College of





of British Columbia

Statement on Residential Schools – Kamloops Discovery

Jun 8, 2021

The College is saddened and heartbroken by the disturbing news that 215 children have been found buried at the site of the former Kamloops Indian Residential School and we express both sympathy and outrage in solidarity with Tk'emlúps te Secwépemc First Nation and all Indigenous communities across Canada.

This discovery reminds us of a painful chapter in Canada's history and we feel immense pain, grief, anger, and sadness over the news. But the fact is that generations of Indigenous communities in our country have been living with the trauma and legacy of the residential school system for decades. The ‘schools’ operated for more than a century, with the last one closing just 25 years ago. For much of that time, Indigenous children were taught to break ties with their families, communities, and culture.

The present-day inequities our Indigenous communities face in day-to-day life, and in our healthcare system, are rooted in this shameful history. We must all face and understand our past to create a better today for our Indigenous communities and a better tomorrow for Indigenous children.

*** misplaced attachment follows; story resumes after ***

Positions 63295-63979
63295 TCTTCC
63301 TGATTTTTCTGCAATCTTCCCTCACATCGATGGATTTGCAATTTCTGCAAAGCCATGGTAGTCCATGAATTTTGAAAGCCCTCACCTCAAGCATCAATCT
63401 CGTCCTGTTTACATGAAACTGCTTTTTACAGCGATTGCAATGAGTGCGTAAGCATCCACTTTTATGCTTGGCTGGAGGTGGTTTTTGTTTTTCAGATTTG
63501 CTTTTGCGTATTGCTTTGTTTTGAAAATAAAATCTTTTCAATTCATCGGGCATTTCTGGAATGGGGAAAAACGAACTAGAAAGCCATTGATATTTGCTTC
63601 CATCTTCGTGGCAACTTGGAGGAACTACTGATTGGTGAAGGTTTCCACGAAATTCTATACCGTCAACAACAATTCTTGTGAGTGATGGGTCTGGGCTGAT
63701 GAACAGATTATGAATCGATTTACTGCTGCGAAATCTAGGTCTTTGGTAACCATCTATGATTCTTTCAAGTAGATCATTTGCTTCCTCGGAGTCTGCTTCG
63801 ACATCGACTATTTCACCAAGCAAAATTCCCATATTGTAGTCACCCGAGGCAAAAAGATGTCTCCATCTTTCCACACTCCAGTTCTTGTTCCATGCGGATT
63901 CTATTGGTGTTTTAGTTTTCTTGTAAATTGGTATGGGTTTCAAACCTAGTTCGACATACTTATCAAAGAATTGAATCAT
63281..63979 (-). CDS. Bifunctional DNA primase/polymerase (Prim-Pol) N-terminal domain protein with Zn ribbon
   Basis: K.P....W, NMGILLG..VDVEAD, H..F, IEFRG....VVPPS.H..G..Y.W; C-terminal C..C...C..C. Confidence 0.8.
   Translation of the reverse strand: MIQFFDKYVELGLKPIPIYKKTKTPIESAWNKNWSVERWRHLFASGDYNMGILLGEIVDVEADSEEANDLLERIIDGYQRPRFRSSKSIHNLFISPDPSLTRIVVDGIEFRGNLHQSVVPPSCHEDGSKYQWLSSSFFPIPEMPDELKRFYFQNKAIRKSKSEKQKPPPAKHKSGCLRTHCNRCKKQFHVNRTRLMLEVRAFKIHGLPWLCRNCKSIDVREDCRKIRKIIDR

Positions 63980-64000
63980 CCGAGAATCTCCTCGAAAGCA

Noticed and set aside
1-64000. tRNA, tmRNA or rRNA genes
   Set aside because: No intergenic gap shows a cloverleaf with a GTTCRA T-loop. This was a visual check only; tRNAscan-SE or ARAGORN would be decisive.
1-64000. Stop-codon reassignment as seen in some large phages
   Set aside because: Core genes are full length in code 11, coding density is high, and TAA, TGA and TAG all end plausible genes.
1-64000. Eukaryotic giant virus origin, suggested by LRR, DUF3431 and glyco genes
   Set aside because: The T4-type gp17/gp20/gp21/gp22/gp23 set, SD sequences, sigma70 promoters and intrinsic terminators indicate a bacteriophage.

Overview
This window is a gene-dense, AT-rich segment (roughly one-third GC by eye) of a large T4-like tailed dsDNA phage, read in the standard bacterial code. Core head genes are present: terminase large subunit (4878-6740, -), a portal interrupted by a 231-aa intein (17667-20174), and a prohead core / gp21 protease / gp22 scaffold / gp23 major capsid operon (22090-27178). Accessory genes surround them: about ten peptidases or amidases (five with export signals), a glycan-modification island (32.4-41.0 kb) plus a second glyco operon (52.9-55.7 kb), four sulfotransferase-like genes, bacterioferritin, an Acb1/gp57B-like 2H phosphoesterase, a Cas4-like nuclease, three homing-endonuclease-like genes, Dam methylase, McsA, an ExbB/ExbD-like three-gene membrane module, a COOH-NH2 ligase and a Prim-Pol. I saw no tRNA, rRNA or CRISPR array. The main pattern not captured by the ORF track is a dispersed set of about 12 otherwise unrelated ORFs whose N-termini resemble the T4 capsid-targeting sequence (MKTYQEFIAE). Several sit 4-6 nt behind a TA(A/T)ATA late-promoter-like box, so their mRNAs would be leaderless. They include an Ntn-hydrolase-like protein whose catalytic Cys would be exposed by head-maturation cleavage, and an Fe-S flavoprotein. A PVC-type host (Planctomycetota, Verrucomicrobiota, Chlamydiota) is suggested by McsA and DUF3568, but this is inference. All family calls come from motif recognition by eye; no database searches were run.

Since signing the Declaration of Commitment – Cultural Safety and Humility in the Regulation of Health Professionals in 2017, CTCMA has endeavoured to learn about the experiences of Indigenous people living in BC, and to critically examine how we might remove structural barriers to accessing healthcare. We strive to create a culturally safe environment for our Indigenous patients, families and staff and ensure accessible, culturally appropriate healthcare services for all British Columbians.

We remind registrants of the responsibility to provide safe, ethical care to all patients. This includes acknowledging the systemic racism that exists in healthcare and making efforts to recognize, reflect upon, and address any unconscious bias you may carry that could cause harm.

There is much work to be done to address the inequities, pain, and suffering caused by our colonial history in BC and in Canada. Our Indigenous communities have endured so much yet, guided by proud traditions and cultural teachings, always find the strength and resilience to overcome. The stories of these lost children will be told and shared with all Canadians. And we will all be better for the telling.